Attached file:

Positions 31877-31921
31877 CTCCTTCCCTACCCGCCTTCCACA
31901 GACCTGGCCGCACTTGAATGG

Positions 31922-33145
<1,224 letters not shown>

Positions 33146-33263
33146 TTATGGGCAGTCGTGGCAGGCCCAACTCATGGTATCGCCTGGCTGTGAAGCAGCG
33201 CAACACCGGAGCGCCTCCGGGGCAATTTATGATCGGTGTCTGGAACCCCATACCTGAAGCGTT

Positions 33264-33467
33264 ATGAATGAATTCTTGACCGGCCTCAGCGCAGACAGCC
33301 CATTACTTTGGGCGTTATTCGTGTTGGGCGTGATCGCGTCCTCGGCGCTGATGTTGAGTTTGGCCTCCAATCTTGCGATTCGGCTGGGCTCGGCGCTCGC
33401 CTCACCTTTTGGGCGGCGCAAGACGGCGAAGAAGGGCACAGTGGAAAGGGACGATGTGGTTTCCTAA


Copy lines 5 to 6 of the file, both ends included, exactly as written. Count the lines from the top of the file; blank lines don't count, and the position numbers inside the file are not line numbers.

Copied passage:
<1,224 letters not shown>

Positions 33146-33263